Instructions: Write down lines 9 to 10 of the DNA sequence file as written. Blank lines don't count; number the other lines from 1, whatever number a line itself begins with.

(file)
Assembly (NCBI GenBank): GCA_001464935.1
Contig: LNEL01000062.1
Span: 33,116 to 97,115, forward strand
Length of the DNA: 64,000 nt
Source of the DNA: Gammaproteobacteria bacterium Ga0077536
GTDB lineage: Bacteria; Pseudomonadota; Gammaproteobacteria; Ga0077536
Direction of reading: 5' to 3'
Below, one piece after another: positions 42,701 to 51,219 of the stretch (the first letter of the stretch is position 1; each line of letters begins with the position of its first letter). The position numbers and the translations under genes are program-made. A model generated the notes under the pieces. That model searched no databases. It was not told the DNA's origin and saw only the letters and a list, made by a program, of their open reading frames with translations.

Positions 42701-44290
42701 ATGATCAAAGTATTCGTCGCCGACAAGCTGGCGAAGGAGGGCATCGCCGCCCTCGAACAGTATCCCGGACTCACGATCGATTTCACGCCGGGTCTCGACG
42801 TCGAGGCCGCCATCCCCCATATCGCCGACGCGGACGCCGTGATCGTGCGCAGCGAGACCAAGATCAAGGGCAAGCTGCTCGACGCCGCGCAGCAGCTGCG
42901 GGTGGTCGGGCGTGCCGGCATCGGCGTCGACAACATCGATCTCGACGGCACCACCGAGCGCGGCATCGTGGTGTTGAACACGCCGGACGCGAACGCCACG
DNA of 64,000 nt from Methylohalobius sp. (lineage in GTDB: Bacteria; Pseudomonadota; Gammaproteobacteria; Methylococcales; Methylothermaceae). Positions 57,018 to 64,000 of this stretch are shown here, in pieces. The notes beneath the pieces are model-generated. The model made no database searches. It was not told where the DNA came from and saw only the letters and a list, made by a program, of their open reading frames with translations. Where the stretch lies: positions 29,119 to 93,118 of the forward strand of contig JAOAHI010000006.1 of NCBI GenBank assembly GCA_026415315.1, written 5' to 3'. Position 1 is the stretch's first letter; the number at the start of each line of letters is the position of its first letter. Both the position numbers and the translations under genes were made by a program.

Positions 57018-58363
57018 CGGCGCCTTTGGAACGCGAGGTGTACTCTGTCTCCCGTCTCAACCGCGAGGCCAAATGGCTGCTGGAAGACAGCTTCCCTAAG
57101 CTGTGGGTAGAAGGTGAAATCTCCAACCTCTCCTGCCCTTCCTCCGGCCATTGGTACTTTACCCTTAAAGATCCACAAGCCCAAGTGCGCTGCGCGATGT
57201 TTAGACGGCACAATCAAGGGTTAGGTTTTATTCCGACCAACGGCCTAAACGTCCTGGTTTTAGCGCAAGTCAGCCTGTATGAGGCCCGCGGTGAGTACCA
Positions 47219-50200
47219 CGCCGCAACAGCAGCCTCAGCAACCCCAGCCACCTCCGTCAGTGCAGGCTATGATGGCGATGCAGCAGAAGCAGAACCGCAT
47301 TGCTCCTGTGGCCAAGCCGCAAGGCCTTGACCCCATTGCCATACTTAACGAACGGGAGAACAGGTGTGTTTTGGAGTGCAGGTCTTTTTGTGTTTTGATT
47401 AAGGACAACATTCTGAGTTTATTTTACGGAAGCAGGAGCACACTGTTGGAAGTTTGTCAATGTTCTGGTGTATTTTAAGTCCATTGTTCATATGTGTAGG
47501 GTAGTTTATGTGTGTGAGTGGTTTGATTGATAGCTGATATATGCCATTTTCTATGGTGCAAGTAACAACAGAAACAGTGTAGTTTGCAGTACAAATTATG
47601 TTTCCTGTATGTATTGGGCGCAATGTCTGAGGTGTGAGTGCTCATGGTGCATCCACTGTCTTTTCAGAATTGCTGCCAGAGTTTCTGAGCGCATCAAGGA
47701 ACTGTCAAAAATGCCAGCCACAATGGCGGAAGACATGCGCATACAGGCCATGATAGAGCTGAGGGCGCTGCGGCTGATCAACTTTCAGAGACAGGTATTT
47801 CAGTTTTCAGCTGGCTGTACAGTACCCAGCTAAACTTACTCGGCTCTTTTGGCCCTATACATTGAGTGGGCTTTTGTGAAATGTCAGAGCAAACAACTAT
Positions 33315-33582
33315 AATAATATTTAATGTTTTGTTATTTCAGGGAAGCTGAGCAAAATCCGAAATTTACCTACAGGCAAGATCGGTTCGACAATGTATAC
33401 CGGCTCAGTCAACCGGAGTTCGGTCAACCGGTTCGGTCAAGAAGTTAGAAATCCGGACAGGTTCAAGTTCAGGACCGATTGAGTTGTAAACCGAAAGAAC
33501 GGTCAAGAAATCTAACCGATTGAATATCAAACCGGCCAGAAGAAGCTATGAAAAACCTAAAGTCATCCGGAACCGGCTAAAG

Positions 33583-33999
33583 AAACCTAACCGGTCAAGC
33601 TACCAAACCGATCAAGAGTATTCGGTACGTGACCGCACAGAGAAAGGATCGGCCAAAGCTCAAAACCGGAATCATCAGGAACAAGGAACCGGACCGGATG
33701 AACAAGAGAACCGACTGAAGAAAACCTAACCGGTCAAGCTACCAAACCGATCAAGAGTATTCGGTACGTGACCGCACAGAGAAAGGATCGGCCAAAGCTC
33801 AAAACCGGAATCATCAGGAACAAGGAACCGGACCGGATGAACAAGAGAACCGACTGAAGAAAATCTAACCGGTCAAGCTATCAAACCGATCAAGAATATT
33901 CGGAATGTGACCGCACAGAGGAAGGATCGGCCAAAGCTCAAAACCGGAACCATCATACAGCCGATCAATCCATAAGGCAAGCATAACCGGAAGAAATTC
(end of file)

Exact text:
Positions 42701-44290
42701 ATGATCAAAGTATTCGTCGCCGACAAGCTGGCGAAGGAGGGCATCGCCGCCCTCGAACAGTATCCCGGACTCACGATCGATTTCACGCCGGGTCTCGACG